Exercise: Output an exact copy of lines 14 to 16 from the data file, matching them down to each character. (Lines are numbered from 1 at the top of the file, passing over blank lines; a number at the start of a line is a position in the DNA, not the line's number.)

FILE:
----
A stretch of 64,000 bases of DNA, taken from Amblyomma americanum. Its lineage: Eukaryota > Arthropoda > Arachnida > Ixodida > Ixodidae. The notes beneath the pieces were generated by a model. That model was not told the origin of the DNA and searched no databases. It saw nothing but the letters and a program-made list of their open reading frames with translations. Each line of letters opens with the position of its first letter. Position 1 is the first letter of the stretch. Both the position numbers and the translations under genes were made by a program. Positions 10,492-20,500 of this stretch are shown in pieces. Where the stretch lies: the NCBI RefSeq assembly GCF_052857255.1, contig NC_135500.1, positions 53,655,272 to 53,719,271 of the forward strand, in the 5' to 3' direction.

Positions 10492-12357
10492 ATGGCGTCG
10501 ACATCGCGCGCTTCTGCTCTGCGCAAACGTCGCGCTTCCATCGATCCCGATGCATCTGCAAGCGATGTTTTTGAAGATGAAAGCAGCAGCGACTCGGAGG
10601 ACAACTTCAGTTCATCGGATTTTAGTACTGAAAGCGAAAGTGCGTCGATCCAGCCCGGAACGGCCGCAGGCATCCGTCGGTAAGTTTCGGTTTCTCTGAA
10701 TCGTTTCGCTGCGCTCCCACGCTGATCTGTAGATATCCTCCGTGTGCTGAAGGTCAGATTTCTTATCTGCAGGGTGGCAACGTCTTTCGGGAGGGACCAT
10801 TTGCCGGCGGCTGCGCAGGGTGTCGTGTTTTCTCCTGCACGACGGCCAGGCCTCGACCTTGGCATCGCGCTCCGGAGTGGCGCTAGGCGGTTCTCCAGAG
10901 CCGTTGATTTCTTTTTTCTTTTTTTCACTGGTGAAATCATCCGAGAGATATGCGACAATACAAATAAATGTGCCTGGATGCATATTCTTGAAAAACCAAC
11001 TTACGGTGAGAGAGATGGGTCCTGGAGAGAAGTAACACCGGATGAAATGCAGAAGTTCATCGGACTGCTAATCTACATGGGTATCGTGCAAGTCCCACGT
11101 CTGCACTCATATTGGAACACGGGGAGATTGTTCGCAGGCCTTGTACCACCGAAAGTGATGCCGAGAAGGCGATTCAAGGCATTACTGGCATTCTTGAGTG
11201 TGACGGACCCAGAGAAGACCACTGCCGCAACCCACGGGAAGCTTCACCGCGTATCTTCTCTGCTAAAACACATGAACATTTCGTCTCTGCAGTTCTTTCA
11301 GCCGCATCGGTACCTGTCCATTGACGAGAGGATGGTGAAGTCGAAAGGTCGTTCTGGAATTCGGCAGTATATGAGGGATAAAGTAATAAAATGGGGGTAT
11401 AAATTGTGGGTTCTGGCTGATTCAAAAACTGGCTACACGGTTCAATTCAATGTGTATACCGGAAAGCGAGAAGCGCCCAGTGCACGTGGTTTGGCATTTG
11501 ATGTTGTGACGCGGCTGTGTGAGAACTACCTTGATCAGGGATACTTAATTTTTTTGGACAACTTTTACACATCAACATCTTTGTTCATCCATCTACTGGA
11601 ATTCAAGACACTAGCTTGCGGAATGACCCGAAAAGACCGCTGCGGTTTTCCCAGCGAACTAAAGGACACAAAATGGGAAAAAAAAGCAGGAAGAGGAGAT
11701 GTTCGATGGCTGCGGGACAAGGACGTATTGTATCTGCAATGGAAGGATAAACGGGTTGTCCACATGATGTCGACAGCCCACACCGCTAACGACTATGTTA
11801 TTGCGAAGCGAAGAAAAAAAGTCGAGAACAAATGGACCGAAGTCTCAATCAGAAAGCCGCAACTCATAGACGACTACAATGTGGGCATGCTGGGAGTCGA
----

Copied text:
11501 ATGTTGTGACGCGGCTGTGTGAGAACTACCTTGATCAGGGATACTTAATTTTTTTGGACAACTTTTACACATCAACATCTTTGTTCATCCATCTACTGGA
11601 ATTCAAGACACTAGCTTGCGGAATGACCCGAAAAGACCGCTGCGGTTTTCCCAGCGAACTAAAGGACACAAAATGGGAAAAAAAAGCAGGAAGAGGAGAT
11701 GTTCGATGGCTGCGGGACAAGGACGTATTGTATCTGCAATGGAAGGATAAACGGGTTGTCCACATGATGTCGACAGCCCACACCGCTAACGACTATGTTA